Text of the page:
4 of 5 people found the following review helpful
Put in the effort and you'll reap the rewards,
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This review is from: A Game of Thrones (A Song of Ice and Fire, Book 1) (Hardcover)
My fantasy credentials are nothing beyond the `norm' - The Hobbit, Narnia, Harry Potter etc with a little humorous fantasy thrown in, such as Robert Rankin and Douglas Adams. The point is - I'm not a hardcore fantasy fan and would never have picked up A Game of Thrones, had it not been for all the superlative reviews it gets. After all, 862 five-star reviews can't be wrong! However, having now finished the first book, I also get why there are 32 one-star reviews. The thing is ... A Game of Thrones is, in novel terms, the start of what is supposed to be a long relationship. This, the reader knows, is never going to be a tale that's done and dusted in one sitting (or one book).
If you go into GOT with this in mind, and view this first (albeit long) book as the set up for what's to come, I think it helps. I've not read the others yet - but I do believe that this series is going to get better and better. Yes, there's a huge cast of characters and many different POVs, with chapters alternating each time (and often taking a long while to return to a particular character) - however, this is clearly an epic tale. It's not for a lazy reader or someone who wants a quick read. Dare I say it (without wishing to offend anyone who didn't like it) but it requires a certain level of intelligence to stay with it and `get' it. That's not to say people who didn't like it aren't intelligent - but the novel does take some thought and input. Yes, you may have to flick to the end and remind yourself who certain characters are (the X-ray feature on Kindle comes in very handy for this). Yes, you might have to concentrate on the history a little. But it does pay off. This isn't a book that you can read in a semi mindless fug. You have to buy into it, engage with it and give it a bit of time and effort.
You will NOT reach the end of the book and feel satisfied in any way. It is NOT a stand-alone book. But anyone coming to it surely knows that - there are 7 books so far in the series, they're all like doorstops, so this first novel is only going to touch on what's to come.
Turning to the fantasy element ... personally, I found this to be more like an historical novel. It could almost be true. As others have mentioned, the fantasy elements (at least in book one) are very vague and not in the forefront of the action. This reads more like a mediaeval tale of knights and kings and battles. There are hints of supernatural and dragons which are clearly going to become more present as the series progresses. However, don't be put off of this book if you think it's pure fantasy.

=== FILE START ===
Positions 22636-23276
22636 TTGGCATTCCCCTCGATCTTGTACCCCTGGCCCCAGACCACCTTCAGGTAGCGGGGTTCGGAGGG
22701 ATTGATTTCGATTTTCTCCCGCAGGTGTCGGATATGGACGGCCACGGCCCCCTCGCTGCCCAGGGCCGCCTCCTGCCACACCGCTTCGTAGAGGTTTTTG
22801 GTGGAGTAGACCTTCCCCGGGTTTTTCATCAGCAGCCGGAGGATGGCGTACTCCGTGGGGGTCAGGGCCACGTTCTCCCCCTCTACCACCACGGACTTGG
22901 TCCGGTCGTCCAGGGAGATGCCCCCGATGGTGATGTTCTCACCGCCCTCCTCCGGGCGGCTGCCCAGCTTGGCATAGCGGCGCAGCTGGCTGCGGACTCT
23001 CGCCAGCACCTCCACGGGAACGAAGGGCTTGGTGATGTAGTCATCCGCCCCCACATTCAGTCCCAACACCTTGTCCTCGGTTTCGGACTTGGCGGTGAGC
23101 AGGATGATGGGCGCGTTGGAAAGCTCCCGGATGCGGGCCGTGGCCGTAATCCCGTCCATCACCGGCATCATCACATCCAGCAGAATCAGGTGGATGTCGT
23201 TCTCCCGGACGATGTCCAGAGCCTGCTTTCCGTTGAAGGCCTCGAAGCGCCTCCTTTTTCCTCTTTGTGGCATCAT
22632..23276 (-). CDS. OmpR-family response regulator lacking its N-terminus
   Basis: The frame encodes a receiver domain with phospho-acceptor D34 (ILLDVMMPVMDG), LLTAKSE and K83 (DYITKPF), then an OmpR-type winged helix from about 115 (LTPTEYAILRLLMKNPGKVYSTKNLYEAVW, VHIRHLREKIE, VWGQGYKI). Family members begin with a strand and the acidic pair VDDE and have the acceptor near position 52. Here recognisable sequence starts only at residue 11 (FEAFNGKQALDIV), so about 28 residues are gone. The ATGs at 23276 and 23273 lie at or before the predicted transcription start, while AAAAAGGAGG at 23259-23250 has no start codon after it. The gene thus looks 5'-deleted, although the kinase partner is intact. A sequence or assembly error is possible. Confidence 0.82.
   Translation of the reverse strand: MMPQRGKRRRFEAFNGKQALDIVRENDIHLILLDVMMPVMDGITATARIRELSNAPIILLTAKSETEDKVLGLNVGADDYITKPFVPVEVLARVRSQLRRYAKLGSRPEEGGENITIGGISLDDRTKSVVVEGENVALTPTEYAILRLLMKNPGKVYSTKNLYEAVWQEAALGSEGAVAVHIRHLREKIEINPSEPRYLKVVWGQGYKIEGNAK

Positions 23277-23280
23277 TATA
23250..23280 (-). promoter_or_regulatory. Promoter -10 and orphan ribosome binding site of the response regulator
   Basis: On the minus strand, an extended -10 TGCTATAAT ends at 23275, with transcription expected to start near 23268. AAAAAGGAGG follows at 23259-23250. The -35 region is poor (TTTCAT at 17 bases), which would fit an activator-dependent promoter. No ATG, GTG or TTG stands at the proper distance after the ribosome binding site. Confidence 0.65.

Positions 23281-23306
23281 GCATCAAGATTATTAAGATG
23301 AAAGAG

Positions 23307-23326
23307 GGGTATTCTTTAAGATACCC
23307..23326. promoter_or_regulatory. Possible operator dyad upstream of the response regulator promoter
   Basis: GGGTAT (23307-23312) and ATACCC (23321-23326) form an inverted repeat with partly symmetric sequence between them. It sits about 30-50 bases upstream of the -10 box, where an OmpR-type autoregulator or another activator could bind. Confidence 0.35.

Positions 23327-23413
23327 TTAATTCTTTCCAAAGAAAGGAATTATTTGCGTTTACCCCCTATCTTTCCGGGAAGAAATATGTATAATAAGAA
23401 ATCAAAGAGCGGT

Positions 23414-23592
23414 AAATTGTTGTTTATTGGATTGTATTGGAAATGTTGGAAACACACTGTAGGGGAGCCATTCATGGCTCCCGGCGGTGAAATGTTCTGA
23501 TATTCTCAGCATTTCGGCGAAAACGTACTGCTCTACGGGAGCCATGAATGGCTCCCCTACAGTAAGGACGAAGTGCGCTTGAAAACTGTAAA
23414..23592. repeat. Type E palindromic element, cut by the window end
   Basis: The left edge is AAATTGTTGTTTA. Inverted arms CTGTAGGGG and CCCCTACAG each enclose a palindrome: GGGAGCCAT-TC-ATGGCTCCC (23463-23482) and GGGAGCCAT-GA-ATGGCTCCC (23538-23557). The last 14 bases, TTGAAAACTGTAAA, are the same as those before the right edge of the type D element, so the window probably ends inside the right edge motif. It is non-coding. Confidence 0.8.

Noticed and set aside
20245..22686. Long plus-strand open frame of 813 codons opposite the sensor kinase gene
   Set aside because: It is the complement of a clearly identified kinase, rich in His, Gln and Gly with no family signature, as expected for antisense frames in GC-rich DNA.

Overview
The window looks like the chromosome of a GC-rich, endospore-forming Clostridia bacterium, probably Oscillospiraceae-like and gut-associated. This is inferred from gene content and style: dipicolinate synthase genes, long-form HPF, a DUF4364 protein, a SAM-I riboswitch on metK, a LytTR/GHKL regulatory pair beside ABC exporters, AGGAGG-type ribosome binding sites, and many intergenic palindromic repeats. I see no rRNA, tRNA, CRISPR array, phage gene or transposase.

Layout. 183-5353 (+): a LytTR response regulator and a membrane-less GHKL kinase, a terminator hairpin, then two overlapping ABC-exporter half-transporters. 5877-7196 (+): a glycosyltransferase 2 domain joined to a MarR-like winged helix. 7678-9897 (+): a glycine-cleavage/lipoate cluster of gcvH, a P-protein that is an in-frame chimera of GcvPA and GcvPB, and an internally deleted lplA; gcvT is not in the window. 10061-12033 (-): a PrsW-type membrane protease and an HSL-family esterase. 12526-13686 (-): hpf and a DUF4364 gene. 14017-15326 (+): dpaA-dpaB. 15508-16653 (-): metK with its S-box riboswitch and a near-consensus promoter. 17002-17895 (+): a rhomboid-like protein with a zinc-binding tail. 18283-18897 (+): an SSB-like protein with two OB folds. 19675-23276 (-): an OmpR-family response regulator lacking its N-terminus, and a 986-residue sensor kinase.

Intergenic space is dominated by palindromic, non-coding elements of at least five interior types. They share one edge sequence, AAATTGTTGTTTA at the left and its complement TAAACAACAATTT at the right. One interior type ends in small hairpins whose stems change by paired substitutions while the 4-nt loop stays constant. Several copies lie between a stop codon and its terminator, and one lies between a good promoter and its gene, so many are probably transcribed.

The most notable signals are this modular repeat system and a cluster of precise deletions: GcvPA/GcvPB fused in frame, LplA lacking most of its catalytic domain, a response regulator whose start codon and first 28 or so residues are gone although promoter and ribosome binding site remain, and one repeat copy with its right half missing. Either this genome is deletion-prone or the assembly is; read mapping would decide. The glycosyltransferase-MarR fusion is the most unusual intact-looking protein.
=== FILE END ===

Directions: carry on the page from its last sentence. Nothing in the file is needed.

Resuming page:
So, did I enjoy the book? Yes - to the extent that I think this is something you need to invest time in (on-going) to reap the rewards. I appreciate the sheer genius behind the plotting. To plot one novel must be hard enough - to plot seven with such a huge cast is the work of a literary giant. The writing itself is very good - excellent in parts. My slight criticism of the novel is that there's no real pace to it - it all sort of trundles along at the same speed. There are no cliff-hangers or sudden increases in pace. But, again, in the great scheme of things, this whole novel is sort of akin to chapter 3 of a regular book! The world GRRM has created is immense and, like real life, it takes time for things to unfold. Many people gripe that favourite characters are killed off - and, even though I knew it was coming somewhere (that someone of import would be given the heave-ho), I was still shocked when it happened. I was delighted too. It made the book more real. It takes a brave writer to kill of strong characters - people they've invested time in developing and who are actually liked by the reader. It rarely happens - and, for that alone, the author has to be applauded. As Cersi comments in the novel - `When you play the Game of Thrones, you win or you die'. GRRM stands by his own `rules'. The book is gritty, violent and, despite the fantasy element, utterly believable. He brings you passion, intrigue, humour, compassion, violence, cunning and so much more - he serves you life on a plate and, like life, what you get isn't always what you wanted!
The main question, when concluding a book that's 800-odd pages long, is `will I read the next one?' Yes, I most certainly will. I have given GOT four-stars simply because it's not a stand-alone read. It doesn't `work' fully as a single book. It's unresolved - and, due to that, I can't give it five stars. But it is worthy of five stars and I know many people are retrospectively rating this series - which makes me think that it will get even better. However, for me personally, I can't give full marks to a story whose conclusion is still hanging because I still don't have the full picture. I am definitely looking forward to the next `chapter' in GOT though!